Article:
Christmas 2021, and a Happy New Year!
Starting in October of this year, I began to celebrate fiercely with members of a community that had endured eight long years of actual, physical harm. When the Skittles community heard the news that there would be a return of the green to the lime flavor, after nearly a decade of green apple, we knew the colossal, greedy corporations could maybe learn and evolve. After years of literally shaking on this road of our lived experience, and mentally demanding that Mars Wrigley “do better” and “be better,” they have finally made space for us. Miraculously, I even recently saw green bags of commemorative “all-lime” Skittles in a store line, and, I wept. I may have even gleeked. But, all the same, we’ll now begin our hunt for the Mars Wrigley managers who made that problematic green apple decision years ago and will be calling for their continuous public apology for that injustice. We know that just because they’ve made the switch and said, “The joy of lime can’t be denied anymore. It is back. This time for good,” they probably still consider themselves green apple-adjacent, and it doesn’t mean they could actually ever change their inherent lime bias. So we’ll be asking them to train to be allies, to be more mindful, and that we’ll be watching and calling them out, if and when we have time between dental fillings appointments.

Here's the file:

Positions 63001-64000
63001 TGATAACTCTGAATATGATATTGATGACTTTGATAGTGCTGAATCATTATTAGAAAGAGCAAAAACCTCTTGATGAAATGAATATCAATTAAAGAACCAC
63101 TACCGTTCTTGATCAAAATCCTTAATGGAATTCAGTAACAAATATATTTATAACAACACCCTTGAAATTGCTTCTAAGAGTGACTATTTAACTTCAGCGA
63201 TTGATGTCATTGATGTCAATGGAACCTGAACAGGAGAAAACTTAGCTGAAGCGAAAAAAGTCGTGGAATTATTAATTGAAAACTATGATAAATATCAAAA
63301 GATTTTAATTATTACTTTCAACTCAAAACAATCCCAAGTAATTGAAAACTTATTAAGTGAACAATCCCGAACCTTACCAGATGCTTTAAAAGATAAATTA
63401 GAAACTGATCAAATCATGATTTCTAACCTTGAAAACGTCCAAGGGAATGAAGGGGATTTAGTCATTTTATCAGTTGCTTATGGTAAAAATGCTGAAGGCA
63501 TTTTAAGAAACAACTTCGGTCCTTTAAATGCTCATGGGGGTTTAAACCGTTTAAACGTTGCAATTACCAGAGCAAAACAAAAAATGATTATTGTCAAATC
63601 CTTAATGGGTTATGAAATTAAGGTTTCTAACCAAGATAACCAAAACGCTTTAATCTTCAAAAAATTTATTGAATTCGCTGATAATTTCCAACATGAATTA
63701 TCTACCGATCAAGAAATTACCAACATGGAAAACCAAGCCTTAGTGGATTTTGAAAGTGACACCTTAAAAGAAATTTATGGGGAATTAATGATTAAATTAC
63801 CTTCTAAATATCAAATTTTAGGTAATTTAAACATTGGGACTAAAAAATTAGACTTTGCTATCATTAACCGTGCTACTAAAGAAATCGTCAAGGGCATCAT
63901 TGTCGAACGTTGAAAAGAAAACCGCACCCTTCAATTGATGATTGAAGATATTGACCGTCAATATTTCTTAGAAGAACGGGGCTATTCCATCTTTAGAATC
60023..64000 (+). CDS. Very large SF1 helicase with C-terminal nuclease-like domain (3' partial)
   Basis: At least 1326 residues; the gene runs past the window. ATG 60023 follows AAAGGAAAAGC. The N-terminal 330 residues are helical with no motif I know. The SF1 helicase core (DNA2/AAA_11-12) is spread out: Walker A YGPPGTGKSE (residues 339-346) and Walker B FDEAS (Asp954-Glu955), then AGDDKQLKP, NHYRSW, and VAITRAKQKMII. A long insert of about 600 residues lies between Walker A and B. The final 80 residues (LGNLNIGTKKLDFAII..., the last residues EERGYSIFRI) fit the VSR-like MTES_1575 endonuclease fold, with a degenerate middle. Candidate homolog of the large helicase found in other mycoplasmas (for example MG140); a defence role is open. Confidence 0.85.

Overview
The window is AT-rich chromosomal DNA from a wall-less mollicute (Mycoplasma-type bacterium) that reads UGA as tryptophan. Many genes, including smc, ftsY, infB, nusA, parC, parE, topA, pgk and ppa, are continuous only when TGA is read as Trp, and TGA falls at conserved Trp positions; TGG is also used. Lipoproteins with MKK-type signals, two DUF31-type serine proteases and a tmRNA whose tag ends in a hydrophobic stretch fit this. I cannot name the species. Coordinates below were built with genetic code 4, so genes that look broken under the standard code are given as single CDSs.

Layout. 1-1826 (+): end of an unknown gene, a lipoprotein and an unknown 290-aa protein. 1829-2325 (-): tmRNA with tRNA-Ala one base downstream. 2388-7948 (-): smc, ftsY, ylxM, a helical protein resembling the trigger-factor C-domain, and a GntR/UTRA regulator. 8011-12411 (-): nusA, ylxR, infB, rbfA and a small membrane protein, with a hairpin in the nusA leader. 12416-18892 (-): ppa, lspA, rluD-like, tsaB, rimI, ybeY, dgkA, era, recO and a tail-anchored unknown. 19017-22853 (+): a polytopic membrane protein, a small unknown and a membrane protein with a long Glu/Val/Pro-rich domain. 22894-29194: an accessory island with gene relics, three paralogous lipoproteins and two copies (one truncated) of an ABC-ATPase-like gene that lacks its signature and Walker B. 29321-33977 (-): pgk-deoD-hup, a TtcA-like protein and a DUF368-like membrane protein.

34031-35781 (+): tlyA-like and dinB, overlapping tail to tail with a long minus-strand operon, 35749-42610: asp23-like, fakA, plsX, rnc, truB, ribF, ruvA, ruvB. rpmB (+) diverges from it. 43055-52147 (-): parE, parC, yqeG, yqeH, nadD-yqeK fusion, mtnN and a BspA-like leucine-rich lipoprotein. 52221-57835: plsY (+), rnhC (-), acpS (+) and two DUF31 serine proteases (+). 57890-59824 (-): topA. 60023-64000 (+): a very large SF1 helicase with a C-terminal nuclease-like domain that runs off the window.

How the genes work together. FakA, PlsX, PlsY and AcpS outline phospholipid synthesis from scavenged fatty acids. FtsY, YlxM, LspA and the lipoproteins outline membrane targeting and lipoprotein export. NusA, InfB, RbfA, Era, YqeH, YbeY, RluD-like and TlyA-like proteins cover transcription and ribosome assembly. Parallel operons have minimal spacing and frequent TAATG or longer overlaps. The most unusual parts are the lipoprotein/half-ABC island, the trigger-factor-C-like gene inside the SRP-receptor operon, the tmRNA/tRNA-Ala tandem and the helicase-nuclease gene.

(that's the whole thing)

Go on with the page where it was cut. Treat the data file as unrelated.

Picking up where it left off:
Adriane got hit by a city bus up at the mall a few months ago after buying a black wedding bra. It was Julia’s little white Volvo that bore the impact. Not one to be, well, hit by a city bus and just take it, Adriane got out of the car and ran up a few car lengths to the bus driver’s window to have a conversation of mutual sharing and growth, just to understand his background and lived experience, and maybe end him. The bus driver was no doubt sweatin’ like a sinner in church as he shakily handed over his insurance papers. Out of preservation, he was actually quite forthcoming in his apology, and we ended up getting some insurance money for the car, which, since it’s the teenagers’ car, we totally spent on something else (just kidding, we wouldn’t never do that). She felt so bad for the older fellow when all was said and done, she’s even talked about doing the 12 Days of Christmas thing for him, but I keep derailing it with suggestions of making it the 12 Days of White Elephant with gifts such as new eyeglasses, printouts of open desk jobs, or a framed photograph of the dented car.